Incomprehensibly, the Ravens blew a 35-14 lead to the Dolphins at home, losing 42-38 when Tua Tagovailoa threw his sixth touchdown pass and fourth in the fourth quarter — no, that’s not a misprint — with 14 seconds remaining.

It was the first time in 12 years that a team has come back from a 21-point-or-larger deficit in the fourth quarter. Before then, since 2011, teams trailing by that much and that late had been 0-711. (That whole 7-Eleven thing breaks down, I guess, when guys like Tyreek Hill and Jaylen Waddle are … wait for it … always open.)

The Cleveland Browns should feel even sicker about losing a game to the New York Jets that they could have put away with ease. The unraveling began after the two-minute warning, when running back Nick Chubb scored a 12-yard touchdown to put Cleveland up 30-17 with 1:55 remaining. Had Chubb simply run out of bounds or stopped short of the goal line, the Browns could have killed the clock with kneel downs. Having given the Jets the faintest shred of hope, the Browns proceeded to implode.

First, a missed extra point. Then, a secondary that inexplicably allowed Jets receiver Corey Davis to slip many, many yards behind it, setting up Joe Flacco’s 66-yard touchdown pass (and evoking memories of Flacco’s 70-yard TD pass to Jacoby Jones in the 2012 playoffs). After Amari Cooper and friends failed to recover an onside kick, Flacco engineered another touchdown drive, this time connecting with Garrett Wilson on a 15-yarder with 22 seconds to go.

One Greg Zuerlein PAT later, the Browns were toast, and an idiotic fan was bottle-throwing mad. And that guy, arguably, wasn’t even the worst-behaved fan of the day; the dunce at Allegiant Stadium who hit Cardinals quarterback Kyler Murray in the face after Arizona’s 29-23 overtime victory over the Las Vegas Raiders may have surpassed him.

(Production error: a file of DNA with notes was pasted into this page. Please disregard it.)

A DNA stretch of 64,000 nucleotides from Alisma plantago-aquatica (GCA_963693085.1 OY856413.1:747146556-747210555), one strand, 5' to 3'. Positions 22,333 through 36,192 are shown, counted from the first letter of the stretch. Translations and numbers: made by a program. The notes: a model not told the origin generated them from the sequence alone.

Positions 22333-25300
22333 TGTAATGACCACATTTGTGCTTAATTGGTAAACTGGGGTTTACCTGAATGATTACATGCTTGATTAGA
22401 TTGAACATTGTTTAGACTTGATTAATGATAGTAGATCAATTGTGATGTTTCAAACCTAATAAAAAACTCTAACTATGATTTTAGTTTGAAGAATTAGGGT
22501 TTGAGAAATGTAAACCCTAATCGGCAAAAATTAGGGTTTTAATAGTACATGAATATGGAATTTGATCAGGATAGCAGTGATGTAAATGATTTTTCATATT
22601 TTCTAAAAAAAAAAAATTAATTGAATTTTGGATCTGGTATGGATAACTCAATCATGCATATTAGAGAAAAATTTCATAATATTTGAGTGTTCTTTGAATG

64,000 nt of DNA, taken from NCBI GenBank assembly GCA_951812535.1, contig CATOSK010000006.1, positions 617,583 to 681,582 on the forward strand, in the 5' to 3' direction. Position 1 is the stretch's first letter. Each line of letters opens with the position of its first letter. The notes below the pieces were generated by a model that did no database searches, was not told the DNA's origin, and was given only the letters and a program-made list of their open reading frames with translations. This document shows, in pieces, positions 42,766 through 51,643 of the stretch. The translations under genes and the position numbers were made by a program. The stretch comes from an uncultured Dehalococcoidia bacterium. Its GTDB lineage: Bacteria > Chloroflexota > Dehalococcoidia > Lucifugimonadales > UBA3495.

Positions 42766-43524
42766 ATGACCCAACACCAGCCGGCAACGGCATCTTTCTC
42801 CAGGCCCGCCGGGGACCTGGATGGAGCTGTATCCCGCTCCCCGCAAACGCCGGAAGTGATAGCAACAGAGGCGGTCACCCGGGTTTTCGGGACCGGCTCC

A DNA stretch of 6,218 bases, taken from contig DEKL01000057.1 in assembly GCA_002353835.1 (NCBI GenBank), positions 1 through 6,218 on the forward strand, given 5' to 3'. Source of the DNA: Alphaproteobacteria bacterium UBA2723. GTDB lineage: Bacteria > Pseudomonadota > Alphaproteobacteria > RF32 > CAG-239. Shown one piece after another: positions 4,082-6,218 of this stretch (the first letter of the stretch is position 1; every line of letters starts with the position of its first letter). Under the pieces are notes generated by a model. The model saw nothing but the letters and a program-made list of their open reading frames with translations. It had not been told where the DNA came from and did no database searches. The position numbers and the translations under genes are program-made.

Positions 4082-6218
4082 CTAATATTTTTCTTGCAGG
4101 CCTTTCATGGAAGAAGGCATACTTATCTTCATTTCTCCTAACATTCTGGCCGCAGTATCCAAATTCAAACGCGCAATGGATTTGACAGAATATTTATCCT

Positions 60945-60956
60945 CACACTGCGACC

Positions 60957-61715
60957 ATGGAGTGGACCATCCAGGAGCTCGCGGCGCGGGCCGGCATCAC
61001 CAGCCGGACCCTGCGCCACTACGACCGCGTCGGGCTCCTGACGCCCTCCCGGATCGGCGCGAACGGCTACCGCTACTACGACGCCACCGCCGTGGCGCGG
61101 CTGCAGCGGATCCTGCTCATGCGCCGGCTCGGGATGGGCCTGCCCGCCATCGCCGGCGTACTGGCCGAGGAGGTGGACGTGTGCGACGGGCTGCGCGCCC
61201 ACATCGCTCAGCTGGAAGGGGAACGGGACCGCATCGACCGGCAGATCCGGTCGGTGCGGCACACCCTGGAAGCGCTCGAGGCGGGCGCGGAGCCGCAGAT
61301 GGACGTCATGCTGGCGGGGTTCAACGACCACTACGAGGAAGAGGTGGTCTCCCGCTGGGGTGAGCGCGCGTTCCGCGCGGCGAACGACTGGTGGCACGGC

It was a rough Sunday for the Silver and Black, who held a 20-0 advantage at halftime and managed to blow the biggest lead in franchise history. It was 23-7 Raiders in the fourth quarter when Murray began doing Murray-like things, and it was a sight to behold.

First, after a Darrel Williams touchdown run with 8:13 to go, Murray lined up for a 2-point conversion, dropped back and began eluding tacklers for an entire hand-washing session in the time of COVID-19 before finally outracing the Raiders to the end zone. It was a play that lasted 20.8 seconds, eclipsed perhaps only by Paul Crewe’s game-winning cutback run in “The Longest Yard.”

And Murray’s next 2-point conversion, a WTF? throw to A.J. Green which tied the game with no time remaining in regulation, was even more spectacular.

The only consolation for Raiders owner Mark Davis was that instead of staying in Vegas to witness the meltdown, he’d traveled to Connecticut, where he watched his Aces capture the WNBA championship.